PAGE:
In the Asia-Pacific region, the increase in revenue was even higher at 37.7 percent to EUR 65.7 million. Adjusted for foreign exchange, the increase was also the most significant in a comparison of the regions, at 29.6 percent. Among the individual markets, Australia again showed strong growth. The Chinese market remained weak. However, production in China continues to represent an attractive export hub for the African and South American markets in particular, due to the prevailing cost structures.
Net working capital requirement continues to increase
Net working capital amounted to EUR 760.7 million at the end of September 2022, significantly above the level at the end of 2021 (31 December 2021: EUR 497.6 million) and again substantially above the level of the previous quarter (30 June 2022: EUR 673.9 million). The net working capital ratio increased accordingly to 33.5 percent (31 December 2021: 26.1 percent; 30 June 2022: 30.6 percent). The increase is directly related to the increasing momentum of sales development, which gained further significant intensity particularly towards the end of the third quarter. This resulted in a disproportionate increase in receivables in relation to total revenue in the past quarter and thus in the net working capital ratio. Irrespective of this effect, however, there was still no improvement in the supply chain problem and thus in the level of work in progress in the past quarter.
"Our extremely high order backlog reflects both the continued high demand for our products and the robustness of our business model. It therefore remains our primary goal to be able to meet this demand in the best possible way, even in times of ongoing supply chain issues," explains Christoph Burkhard, CFO of the Wacker Neuson Group. "Our main focus remains on profitable growth. Accordingly, we have so far made a conscious decision not to reduce inventories in the short term so as not to jeopardize our growth opportunities. Nevertheless, we are working to reduce our net working capital by the end of the year."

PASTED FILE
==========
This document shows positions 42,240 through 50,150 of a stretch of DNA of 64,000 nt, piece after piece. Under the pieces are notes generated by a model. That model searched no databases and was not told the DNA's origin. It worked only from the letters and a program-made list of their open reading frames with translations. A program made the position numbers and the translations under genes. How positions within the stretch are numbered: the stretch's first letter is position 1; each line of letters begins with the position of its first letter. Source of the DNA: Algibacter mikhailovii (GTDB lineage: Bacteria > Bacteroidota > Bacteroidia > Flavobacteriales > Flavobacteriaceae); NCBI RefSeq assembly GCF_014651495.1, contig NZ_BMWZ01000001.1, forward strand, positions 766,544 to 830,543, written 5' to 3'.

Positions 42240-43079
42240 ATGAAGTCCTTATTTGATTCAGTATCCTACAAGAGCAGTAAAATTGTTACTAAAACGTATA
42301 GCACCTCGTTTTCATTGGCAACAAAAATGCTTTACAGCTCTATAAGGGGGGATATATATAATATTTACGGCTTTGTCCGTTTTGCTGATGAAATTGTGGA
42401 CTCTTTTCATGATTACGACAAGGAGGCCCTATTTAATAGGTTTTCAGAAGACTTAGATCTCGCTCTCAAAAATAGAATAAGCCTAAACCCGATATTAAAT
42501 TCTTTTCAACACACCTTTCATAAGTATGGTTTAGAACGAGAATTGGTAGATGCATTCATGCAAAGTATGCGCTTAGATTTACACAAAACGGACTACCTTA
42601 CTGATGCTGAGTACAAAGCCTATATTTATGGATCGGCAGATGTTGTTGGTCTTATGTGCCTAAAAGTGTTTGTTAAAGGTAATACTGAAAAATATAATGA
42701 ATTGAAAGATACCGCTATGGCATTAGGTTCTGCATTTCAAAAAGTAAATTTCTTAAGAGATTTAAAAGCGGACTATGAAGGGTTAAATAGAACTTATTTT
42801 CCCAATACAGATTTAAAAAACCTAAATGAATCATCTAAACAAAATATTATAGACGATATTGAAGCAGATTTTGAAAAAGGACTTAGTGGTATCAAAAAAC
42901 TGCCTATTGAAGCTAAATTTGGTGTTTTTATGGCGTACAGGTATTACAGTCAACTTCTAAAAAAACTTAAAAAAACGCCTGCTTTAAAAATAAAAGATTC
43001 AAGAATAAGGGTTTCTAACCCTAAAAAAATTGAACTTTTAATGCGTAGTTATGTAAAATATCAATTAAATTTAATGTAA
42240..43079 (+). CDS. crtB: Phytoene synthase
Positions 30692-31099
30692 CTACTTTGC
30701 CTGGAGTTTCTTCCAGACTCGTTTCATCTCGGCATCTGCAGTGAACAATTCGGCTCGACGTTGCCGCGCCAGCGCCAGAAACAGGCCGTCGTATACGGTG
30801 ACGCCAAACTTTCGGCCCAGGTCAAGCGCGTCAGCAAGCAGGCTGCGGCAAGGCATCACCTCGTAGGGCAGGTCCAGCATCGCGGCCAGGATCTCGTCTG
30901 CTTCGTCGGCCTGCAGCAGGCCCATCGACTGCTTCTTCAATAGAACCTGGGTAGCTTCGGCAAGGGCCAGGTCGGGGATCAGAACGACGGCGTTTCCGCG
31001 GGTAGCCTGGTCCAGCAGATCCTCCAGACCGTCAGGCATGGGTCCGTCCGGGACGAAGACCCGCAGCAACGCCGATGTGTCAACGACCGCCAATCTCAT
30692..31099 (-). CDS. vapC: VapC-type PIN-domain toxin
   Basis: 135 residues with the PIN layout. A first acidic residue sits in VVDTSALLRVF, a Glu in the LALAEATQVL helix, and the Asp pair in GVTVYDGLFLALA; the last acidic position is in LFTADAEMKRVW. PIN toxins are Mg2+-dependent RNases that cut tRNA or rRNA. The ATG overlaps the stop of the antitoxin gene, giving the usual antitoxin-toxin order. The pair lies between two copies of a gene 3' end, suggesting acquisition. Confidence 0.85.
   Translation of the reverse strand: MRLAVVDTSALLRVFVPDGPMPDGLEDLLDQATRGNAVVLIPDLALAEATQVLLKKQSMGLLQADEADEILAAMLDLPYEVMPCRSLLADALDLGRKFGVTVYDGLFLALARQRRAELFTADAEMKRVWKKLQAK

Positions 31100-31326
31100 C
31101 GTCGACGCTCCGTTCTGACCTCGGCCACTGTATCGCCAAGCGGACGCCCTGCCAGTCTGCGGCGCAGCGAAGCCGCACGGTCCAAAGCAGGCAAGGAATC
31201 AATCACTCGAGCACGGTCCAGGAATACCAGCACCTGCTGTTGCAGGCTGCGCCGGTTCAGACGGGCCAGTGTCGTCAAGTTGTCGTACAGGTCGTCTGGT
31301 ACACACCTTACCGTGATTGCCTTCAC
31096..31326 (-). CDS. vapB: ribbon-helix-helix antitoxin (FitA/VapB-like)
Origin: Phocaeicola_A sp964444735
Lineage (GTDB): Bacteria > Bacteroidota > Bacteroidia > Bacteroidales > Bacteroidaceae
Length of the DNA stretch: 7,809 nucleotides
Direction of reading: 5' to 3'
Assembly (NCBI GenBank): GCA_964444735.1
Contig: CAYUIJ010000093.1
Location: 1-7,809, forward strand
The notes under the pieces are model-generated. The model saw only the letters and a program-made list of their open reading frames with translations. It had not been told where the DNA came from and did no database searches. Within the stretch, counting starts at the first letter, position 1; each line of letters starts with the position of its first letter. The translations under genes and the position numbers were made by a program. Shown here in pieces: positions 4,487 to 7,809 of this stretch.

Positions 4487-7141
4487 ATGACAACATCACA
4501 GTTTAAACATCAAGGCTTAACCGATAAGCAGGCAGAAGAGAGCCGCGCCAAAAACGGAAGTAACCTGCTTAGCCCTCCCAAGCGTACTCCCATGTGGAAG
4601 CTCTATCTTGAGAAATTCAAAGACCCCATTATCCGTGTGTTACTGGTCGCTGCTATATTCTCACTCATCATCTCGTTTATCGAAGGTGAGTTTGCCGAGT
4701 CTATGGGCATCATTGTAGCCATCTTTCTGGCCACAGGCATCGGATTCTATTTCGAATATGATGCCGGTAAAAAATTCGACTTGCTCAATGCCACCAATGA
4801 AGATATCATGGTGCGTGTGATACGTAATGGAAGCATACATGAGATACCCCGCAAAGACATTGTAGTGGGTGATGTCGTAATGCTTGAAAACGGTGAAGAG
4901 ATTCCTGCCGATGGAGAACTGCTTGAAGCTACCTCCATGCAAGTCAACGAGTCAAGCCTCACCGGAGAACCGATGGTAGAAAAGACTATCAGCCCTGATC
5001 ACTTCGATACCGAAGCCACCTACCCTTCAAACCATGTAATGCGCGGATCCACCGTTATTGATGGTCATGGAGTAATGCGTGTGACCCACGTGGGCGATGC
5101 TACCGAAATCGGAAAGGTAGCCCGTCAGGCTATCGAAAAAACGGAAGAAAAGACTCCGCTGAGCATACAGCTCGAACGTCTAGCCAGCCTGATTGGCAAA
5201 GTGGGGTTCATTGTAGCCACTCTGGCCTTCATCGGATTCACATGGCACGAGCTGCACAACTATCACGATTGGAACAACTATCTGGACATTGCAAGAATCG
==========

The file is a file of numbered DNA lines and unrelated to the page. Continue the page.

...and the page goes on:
As a result of the increased net working capital, free cash flow1 - before effects from the reversal of a fixed-term deposit - decreased to EUR -150.4 million (9M 2021: EUR 185.5 million). Net financial debt2 increased to EUR 254.4 million (31 December 2021: EUR -0.8 million).
Outlook for the full year confirmed
Against the background of the business performance to date, the current business development in the fourth quarter and the high order backlog, the Executive Board confirms its forecast for the full year 2022. The Executive Board assesses the macroeconomic environment as unchanged difficult, particularly with regard to the supply chains. At the same time, the continuing high demand for the company's products and the resulting above-average order situation provide a relatively good starting position from the company's point of view, enabling it to position itself adequately even in the event of a deterioration in the economic environment.